2017 commemorative coin sales lackluster
- Published: Dec 22, 2017, 3 AM
Sales by the U.S. Mint of commemorative coins from two 2017 programs may be struggling to reach levels that would ensure surcharges could be delivered to the respective recipient organizations.
As of Dec. 17, the Mint had not delivered surcharges to either the Lions Clubs International or Boys Town.
The Mint recorded sales on Dec. 17 of 67,683 Proof 2017-P Lions Clubs International Centennial silver dollars and 16,989 of the single Uncirculated version. The maximum mintage is 400,000 coins.
When we discuss the rare coin market in the U.S., we are merely scratching the surface.The larger market for rare coins in the United States is made up of dozens of individual segments.
The sale price for each coin carries a $10 surcharge. Net surcharges after the Mint recoups all of its production and related costs would then be paid to the recipients specified in authorizing legislation.
Dane LaJoye, division manager of public relations and communications for Lions Clubs International, said the service organization promoted the coins to its 1.3 million members worldwide. He commended the Mint for its promotion of sales.
“We’re disappointed of course,” LaJoye said. We would have liked to have had a sellout.”
LaJoye said among the sales deterrents were the high import fees imposed by many countries outside the United States, where Lions Clubs have tens of thousands of members. In some instances, those fees, when added to the purchase price, pushed the cost of each coin to more than $100. The Proof dollar was offered at $52.95 and the Uncirculated at $51.95.
According to the U.S. Mint’s Annual Report for Fiscal Year 2017, “Lions Clubs International coin revenue had reached $3.9 million as of Sept. 30, with surcharges of $800,000. Final surcharges are scheduled to be calculated Dec. 30.”
For the Boys Town program, as of Sept. 30, sales revenue reached $6 million, with surcharges of $900,000.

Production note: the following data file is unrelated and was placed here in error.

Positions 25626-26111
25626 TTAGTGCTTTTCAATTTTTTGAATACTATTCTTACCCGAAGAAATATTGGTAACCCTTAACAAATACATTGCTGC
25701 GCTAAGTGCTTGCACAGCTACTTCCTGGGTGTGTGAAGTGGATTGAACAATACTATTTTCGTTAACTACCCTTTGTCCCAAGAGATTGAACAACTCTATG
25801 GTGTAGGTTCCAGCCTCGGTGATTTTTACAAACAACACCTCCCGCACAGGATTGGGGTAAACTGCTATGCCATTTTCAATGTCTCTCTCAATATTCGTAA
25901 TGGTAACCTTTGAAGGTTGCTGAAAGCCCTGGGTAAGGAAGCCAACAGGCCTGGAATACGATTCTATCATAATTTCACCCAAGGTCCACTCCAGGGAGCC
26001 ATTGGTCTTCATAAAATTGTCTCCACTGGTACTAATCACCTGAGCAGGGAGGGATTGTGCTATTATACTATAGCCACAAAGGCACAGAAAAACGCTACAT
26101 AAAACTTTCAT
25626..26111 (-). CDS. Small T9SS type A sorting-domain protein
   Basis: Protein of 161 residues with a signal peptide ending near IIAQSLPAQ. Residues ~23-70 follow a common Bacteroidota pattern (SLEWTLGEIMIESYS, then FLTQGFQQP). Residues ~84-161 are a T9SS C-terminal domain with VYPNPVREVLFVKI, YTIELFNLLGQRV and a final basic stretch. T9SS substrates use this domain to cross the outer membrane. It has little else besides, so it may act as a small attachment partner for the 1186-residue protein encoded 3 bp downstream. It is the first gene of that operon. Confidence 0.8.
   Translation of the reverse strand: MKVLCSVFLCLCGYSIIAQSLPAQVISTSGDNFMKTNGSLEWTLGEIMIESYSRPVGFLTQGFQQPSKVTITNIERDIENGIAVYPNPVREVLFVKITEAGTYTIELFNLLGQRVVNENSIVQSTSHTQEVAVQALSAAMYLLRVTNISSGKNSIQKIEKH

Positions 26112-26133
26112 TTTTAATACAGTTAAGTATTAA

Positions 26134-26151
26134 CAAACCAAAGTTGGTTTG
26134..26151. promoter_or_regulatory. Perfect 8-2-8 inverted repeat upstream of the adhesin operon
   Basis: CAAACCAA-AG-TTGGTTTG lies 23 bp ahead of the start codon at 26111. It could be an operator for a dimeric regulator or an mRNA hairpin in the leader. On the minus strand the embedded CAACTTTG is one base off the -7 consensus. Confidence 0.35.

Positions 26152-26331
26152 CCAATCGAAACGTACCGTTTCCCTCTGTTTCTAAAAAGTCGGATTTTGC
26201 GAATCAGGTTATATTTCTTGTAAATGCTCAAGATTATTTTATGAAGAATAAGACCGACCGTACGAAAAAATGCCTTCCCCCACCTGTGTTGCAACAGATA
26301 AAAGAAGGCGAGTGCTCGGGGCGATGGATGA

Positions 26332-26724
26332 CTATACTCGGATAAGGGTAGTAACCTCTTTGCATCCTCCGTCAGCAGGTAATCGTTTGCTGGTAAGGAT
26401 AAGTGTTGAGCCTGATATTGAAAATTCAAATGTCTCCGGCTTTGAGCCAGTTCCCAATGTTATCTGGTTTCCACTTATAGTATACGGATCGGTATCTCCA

The 2017 Boys Town Centennial coin program is a three-coin program, with Proof and Uncirculated versions of a gold $5 half eagle, maximum 50,000; silver dollar, maximum 350,000; and copper-nickel clad half dollar, maximum 300,000. Each gold coin carries a $35 surcharge, each silver dollar a $10 surcharge and each half dollar a $5 surcharge.
As of Dec. 17, the U.S. Mint reports the following sales for the Boys Town Program:
??Single Proof gold $5: 1,626.
??Single Uncirculated gold $5: 2,995.
??Single Proof silver dollar: 25,665.
??Single Uncirculated silver dollar: 11,033.
??Single clad half dollar: 17,275.
??Single Uncirculated clad half dollar: 14,967.
??Three-coin Proof set: 5,405.
Sales for both programs end Dec. 31.
The last commemorative coin program for which the recipient organization received no surcharges was for the 2013 Girl Scouts USA centennial silver dollar.
While the maximum potential release in that program was 350,000 coins, in Proof and Uncirculated versions combined, sales reached just 86,355 Proofs and 37,462 Uncirculated coins. Production costs were high, since the Mint struck more coins in anticipation of strong demand that did not materialize.
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